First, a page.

AFCB writer Daniel Brookes comments on Theo Walcott in ‘From The Left Wing’…
You have to feel sorry for Theo Walcott sometimes. As an Arsenal fan, I’ve watched him progress over the last three or four years and thought of him simply as a young player who must have a certain amount of quality to be playing first team football for a title-challenging club. A club that he’s been turning out for since the age of 17 no less. Does any one else really think any different of the guy?
Well apparently they do. This weekend Theo netted his first club hat-trick against Blackpool and his reward was a mauling on national television at the hands of every one’s favourite pundit, Alan Hansen, who took time out of his busy ‘being a cock’ schedule to be a cock about Theo.
Hansen’s main problem with Theo was that he ‘was good, but he isn’t the world’s best’, a title that neither Walcott nor any member of the Arsenal staff or support has ever claimed, though that obviously doesn’t matter. Furthermore, Walcott was slammed for displaying instinctive and intuitive brilliance that didn’t quite match his decision making at other times. It’s probably worth keeping in mind that Hansen said of Walcott just before the world cup that ‘he needs to learn to think as fast as he can run.’ – when he is now seemingly criticising him for quite the opposite.
Nobody is getting carried away with his hat-trick against a team who are likely to be the Premier League’s whipping boys this season. Nobody has slapped a 50m price tag on his head, put him forward for player of the year or suggested he is anywhere near the same calibre as Lionel Messi and pals. He’s just our right winger and he netted a hat-trick, hats off to the lad.
Every Arsenal fan knows the weaknesses of Theo’s game, but we are also fully aware that he has a good ten+ years of football ahead of him and he will develop into an even better player. That’s not to say that he isn’t good enough for our first team set-up already – he has a respectable amount of international experience and some high profile Champions League games under his belt, I just think his best is yet to come and that that is an exciting prospect.
The criticism is not even wholly unjustified, but what stands out is the disproportionate amount of abuse Theo seems to get compared to his contemporaries. Hansen, of course, is only one of his detractors, but what I do not understand is how often he bares the brunt of other people’s ‘professional opinion’ after he has just done something quite incredible.
When he was left out of England’s doomed World Cup squad, I think there was an overall feeling here that his omission was warranted. In the friendly matches England played prior to the world cup, the commentators and pundits were approximately 3000% more critical of Theo than any other player on the pitch that I can remember.
It’s literally bewildering, considering Theo was left out in favour of an unfit Shaun Wright-Phillips, who wasn’t even making the first team at City, and James Milner – a player who would still struggle to beat the left back if you lined up with a training cone in that position. Both Wright-Phillips and Milner were utterly obtuse and lumbering in their international matches over the summer, yet the criticism seemed to fall solely on the manager for selecting them, rather than their poor performances directly. Those are two players who have chalked up over 30m in transfer expenses each, by the way, but seemingly still have no extra obligation to perform.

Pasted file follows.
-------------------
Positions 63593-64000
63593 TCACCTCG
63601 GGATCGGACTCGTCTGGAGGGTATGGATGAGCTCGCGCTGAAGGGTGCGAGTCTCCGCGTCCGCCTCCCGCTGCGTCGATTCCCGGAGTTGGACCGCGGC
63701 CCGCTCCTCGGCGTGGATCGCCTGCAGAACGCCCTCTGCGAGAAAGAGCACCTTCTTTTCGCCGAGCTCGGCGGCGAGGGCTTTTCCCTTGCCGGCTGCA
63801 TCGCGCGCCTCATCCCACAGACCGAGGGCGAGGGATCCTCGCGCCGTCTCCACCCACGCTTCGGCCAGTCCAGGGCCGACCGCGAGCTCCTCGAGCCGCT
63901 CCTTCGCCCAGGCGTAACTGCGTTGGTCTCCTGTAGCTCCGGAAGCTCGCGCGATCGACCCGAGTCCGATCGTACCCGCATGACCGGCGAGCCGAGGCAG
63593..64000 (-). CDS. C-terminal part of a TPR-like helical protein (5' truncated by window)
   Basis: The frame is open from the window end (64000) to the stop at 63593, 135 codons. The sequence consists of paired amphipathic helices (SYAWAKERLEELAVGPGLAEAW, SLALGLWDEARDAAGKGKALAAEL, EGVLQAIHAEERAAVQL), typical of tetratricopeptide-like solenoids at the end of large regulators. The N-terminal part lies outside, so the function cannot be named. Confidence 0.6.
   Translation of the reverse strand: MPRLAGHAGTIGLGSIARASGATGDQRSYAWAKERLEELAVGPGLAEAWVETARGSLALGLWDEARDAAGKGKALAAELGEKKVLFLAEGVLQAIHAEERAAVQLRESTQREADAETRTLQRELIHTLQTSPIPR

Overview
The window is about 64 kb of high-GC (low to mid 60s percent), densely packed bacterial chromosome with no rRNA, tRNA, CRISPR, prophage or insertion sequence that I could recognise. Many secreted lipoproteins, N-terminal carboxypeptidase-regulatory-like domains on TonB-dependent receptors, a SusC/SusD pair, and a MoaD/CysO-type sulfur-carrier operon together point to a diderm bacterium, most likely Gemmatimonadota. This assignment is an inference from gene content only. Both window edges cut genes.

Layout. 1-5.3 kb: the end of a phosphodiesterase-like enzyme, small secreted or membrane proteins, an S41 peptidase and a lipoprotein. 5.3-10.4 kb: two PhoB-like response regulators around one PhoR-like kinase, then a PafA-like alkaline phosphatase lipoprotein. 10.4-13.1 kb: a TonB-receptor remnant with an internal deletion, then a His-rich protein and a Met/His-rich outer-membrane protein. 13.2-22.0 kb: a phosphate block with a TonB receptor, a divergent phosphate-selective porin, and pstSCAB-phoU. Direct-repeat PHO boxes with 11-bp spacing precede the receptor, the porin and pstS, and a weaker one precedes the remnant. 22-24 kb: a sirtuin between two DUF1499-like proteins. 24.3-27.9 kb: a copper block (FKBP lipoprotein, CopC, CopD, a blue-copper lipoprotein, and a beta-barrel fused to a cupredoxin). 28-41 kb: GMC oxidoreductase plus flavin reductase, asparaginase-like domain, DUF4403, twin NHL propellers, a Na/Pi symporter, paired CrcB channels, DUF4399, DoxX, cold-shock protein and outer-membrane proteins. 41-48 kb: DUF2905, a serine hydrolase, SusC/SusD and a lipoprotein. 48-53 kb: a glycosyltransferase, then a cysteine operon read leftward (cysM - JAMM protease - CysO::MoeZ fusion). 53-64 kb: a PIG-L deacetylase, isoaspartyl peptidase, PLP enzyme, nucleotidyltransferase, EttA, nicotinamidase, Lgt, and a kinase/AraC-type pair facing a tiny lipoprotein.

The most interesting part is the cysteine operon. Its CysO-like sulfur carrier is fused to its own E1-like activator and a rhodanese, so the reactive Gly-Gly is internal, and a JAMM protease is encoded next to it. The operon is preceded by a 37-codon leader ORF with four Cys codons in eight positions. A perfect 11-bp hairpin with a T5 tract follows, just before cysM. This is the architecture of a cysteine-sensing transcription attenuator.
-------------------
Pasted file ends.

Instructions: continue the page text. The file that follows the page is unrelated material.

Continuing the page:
There is no mystical conveyor belt which churns out legendary footballers, but I believe brilliance can be acquired in some cases through experience and confidence. I wonder what people thought of Thierry Henry’s ‘footballing brain’ when he was 21? I also wonder how Walcott will react in the next match when after scoring a hat-trick he switches on the television and sees someone announcing that he did well, but will never be a great player?
Walcott simply offers our attacking line up some real penetration and he always looks committed to the cause. I have high hopes this season if he is no longer afraid to draw fouls, shoot, set-up or leave his marker for dead. As for his faults, I’ve only ever seen him unsuccessful, never lazy. Perhaps he could dodge so much attention if he switched to the opposite wing, maybe took on a more Eastern European nationality and picked and chose the games he turns up for. Until then I’ll applaud his resolve.
There is no reason to scrutinise Walcott more than any other young player, and given the fact that he is more down-to-earth than Newton’s apple, I can’t imagine him ever suffocating on his own pomp and grandeur like Ronaldo. He brings none of this on himself and thus I can only feel sorry for him as he apparently owes England some sort of incredible set-the-world-alight career from here on out. What do you mean he only scored three goals today? We’d best tear him apart.
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